Security Researchers Prove That Dropbox Can Be Hacked

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Drew Houston

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Dropbox CEO Drew Houston

Two security researchers blew by Dropbox's security features, gained access to private user files and published a paper that explained how they did it.

Their goal was to get Dropbox to create an open source version of itself, which means that anyone could look at its code and verify that the service is secure. 

"Dropbox will/should no longer be a black box," the researchers, Dhiru Kholia of Openwall and Przemysław Wegrzyn of CodePainters, wrote in their research paper.

There's a few interesting things about this Dropbox take-down. One is that, after Dropbox was hacked about a year ago, it added security features to protect users and make Dropbox more appealing to paying customers like enterprises.

For instance, it added encryption and something called "two-factor authentication" which makes users take extra steps to log into a Dropbox account.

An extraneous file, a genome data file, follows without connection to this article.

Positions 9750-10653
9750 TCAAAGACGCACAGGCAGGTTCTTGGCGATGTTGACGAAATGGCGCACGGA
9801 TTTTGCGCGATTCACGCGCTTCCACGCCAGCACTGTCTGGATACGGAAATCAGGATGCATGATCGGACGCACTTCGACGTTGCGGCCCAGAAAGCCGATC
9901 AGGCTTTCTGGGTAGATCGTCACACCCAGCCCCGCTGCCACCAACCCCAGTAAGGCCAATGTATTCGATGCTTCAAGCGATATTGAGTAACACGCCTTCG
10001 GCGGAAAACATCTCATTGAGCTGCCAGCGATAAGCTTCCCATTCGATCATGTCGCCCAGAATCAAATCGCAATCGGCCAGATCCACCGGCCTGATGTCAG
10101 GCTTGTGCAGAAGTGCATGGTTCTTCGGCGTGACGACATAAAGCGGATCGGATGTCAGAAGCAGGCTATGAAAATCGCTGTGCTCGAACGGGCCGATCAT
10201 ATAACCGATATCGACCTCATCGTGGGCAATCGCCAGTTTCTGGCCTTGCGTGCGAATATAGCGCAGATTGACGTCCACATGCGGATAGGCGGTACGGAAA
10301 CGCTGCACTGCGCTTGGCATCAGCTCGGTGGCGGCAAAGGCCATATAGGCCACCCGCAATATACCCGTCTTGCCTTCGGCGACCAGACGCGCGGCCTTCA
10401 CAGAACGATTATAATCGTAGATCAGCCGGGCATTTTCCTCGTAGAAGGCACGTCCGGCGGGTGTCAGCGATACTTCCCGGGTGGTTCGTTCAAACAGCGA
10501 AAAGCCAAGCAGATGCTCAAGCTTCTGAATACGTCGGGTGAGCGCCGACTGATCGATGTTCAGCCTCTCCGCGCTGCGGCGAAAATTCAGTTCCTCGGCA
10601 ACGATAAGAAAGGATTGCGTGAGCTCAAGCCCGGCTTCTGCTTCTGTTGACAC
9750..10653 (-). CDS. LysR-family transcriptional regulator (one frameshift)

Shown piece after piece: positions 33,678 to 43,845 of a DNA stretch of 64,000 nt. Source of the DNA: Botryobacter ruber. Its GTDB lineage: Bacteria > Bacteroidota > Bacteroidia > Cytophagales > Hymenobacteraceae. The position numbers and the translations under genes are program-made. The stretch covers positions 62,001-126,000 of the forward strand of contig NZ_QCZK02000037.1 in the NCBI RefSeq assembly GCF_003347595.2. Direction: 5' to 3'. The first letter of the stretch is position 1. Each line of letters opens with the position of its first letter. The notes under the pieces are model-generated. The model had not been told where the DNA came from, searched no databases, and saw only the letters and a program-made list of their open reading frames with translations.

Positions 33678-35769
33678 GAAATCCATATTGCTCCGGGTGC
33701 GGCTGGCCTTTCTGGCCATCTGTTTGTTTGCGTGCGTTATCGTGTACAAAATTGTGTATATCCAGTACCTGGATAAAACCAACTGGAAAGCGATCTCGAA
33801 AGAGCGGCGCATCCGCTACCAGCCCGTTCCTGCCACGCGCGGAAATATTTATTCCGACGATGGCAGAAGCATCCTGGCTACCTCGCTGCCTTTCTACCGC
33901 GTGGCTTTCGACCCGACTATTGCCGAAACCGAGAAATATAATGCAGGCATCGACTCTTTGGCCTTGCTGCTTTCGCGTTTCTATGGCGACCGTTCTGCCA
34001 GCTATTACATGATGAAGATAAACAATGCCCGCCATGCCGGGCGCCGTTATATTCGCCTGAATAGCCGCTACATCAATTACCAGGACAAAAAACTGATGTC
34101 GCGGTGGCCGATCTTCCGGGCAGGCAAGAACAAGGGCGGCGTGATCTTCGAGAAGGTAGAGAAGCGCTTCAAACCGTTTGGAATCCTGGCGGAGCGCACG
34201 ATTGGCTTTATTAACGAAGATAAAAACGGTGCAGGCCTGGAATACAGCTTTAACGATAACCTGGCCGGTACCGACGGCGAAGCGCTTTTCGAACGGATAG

The researchers disabled both of those protections.

More importantly, they "reverse engineered" the portion of Dropbox that runs on a user's computer. That means they looked at Dropbox's programming code. They shouldn't have been able to do that. Dropbox was written in Python using techniques that prevent reverse engineering.

There are a lot of cloud services using Python and these same techniques. This means they all could be at risk.

Ultimately, the researchers want to make Dropbox safer. They are hoping others will help them build a secure, open source method for using Dropbox. This would be freely available for Dropbox to adopt, if it wanted to.

Dropbox says that this research doesn't really put anyone's accounts at risk. A spokesperson gave us this statement:

“We appreciate the contributions of these researchers and everyone who helps keep Dropbox safe. However, we believe this research does not present a vulnerability in the Dropbox client. In the case outlined here, the user’s computer would first need to have been compromised in such a way that it would leave the entire computer, not just the user's Dropbox, open to attacks across the board."



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